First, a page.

LEON BRIDGES & KHRUANGBIN REIMAGINE A “TEXAS SUN”
By Sound Check
December 3, 2019
We’ve all heard the bumper-sticker philosophy that “Everything is bigger in Texas” — physically, spiritually, musically, emotionally — and that includes the distances. But if you process only one thing from the new collaboration between Leon Bridges (representing Ft. Worth) and the band Khruangbin (Houston), let it be that the open spaces between separate parts of Lone Star mythologies are both real and imagined. And the twang of “Texas Sun,” the first fruit of a seemingly unlikely artistic alliance, is a symbolic embodiment of that contradiction.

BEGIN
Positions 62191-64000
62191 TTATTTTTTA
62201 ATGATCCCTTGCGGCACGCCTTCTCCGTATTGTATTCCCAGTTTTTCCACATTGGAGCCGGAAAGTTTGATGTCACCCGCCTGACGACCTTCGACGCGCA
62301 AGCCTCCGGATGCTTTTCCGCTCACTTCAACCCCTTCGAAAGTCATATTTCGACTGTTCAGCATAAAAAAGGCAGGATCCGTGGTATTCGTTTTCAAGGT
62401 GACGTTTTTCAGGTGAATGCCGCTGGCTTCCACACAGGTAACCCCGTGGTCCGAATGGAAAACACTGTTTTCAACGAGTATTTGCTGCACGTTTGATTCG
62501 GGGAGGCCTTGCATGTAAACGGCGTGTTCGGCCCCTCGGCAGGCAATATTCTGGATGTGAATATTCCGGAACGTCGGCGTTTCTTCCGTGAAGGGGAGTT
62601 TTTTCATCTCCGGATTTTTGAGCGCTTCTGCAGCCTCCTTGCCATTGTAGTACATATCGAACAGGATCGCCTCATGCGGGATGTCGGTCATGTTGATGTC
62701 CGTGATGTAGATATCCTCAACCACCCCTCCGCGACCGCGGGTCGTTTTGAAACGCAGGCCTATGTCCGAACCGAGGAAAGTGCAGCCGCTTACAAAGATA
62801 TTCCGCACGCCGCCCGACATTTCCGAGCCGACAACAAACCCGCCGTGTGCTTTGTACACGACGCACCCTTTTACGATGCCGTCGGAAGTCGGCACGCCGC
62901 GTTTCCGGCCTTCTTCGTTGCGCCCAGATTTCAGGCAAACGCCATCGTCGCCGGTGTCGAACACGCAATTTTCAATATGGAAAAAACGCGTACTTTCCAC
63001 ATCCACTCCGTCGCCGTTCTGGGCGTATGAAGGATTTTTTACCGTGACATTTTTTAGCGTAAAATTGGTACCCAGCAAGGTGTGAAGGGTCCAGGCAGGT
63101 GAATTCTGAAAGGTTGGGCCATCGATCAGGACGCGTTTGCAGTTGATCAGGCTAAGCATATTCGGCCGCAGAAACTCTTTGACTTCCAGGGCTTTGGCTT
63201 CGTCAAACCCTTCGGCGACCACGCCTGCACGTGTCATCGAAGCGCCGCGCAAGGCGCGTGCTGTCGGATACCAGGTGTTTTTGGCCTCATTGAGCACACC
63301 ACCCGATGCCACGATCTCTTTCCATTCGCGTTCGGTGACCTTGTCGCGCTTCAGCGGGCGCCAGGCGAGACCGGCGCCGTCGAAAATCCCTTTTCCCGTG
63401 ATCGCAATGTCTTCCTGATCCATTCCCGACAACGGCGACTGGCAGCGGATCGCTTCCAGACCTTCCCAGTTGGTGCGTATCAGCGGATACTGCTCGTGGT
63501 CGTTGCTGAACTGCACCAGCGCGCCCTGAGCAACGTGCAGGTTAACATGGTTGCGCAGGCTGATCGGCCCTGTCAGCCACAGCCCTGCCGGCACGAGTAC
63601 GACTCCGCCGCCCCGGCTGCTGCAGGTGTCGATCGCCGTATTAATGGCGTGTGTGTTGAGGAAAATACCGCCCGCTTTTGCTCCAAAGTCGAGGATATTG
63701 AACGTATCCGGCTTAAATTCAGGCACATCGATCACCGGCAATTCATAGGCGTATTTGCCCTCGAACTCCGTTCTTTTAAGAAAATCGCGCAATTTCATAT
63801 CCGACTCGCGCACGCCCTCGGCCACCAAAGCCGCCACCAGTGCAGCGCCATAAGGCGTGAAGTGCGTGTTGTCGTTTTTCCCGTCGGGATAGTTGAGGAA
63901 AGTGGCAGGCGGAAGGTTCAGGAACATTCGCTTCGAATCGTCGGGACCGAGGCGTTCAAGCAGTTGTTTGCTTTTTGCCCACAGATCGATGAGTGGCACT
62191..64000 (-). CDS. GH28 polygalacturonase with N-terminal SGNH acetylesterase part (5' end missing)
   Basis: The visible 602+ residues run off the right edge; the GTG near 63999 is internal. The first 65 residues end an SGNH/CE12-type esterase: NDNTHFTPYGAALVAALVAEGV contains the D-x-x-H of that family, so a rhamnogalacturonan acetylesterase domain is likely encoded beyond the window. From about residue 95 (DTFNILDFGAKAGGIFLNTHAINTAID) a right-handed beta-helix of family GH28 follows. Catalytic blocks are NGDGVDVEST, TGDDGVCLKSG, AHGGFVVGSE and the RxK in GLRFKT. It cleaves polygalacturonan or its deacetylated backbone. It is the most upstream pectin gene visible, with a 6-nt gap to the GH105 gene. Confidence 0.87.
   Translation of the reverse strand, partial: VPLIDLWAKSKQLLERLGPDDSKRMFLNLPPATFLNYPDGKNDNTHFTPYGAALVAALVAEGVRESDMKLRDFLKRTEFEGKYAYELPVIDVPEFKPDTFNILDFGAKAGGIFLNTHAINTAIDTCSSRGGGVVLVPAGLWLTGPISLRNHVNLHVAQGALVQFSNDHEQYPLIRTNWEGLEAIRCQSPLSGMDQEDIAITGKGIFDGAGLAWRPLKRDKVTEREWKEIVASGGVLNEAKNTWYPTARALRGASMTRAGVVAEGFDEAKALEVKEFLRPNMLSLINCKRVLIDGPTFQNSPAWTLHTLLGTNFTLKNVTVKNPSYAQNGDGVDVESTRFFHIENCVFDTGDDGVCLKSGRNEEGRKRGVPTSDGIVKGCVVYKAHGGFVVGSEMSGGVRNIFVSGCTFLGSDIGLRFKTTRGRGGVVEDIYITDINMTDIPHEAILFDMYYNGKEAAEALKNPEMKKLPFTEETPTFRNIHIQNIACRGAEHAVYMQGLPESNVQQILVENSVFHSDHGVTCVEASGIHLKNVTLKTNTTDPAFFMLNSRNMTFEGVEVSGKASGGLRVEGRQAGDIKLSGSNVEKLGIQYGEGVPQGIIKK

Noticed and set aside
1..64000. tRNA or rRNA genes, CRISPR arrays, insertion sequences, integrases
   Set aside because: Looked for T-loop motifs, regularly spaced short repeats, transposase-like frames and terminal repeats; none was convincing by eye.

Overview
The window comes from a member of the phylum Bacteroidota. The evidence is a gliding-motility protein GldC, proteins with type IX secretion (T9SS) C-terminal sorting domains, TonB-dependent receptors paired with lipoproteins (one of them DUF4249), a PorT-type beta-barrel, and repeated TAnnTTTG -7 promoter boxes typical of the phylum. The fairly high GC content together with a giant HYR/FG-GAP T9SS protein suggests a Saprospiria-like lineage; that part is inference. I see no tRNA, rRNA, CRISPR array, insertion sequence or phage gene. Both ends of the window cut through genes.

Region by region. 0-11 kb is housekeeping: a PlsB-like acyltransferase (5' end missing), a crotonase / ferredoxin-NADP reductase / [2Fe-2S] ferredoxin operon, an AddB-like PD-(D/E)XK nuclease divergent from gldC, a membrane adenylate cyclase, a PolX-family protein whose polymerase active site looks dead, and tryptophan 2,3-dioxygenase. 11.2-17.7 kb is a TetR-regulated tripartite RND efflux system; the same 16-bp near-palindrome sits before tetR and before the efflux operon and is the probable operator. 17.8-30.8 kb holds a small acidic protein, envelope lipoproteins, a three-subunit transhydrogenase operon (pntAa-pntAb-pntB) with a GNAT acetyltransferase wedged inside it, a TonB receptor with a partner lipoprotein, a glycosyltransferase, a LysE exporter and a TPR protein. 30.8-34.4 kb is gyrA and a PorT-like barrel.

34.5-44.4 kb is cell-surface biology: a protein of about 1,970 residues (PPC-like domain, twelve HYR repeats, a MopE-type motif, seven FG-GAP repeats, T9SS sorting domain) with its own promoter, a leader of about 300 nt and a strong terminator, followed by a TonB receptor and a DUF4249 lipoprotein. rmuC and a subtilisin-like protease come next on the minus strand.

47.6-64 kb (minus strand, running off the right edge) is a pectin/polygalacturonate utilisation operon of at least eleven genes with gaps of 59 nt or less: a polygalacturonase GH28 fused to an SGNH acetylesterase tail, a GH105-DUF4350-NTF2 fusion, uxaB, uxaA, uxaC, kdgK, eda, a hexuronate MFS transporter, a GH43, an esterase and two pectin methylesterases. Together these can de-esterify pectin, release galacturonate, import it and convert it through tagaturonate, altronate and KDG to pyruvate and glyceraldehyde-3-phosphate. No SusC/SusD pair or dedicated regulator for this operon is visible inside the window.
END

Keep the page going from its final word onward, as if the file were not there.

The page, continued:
Bridges is a great young soul-music classicist and AFROPUNK fave. While Khruangbin is an instrumental trio that somehow combines modern blues changes and Thai-pop melodicism into locked pockets of groove that make them sound as skin-tight as The Meters. So, where does the country-soul open road of “Texas Sun” fit in? Maybe it’s due the fact that in this state, more than anywhere else, country music and rhythm & blues never really separated — and that the foreign cultural elements in Texas (and Houston is the most diverse metropolitan area in America) are integrated into the state’s fables. There is a world between Bridges’ croon of taking his lover out on the open road (the way any million previous country songs have), and guitarist Mark Speer’s Austin-pedal-steel-meets-Bangok-stripclub tone. But they also both plug into the same transcendent language, because sometimes bigger means all-encompassing.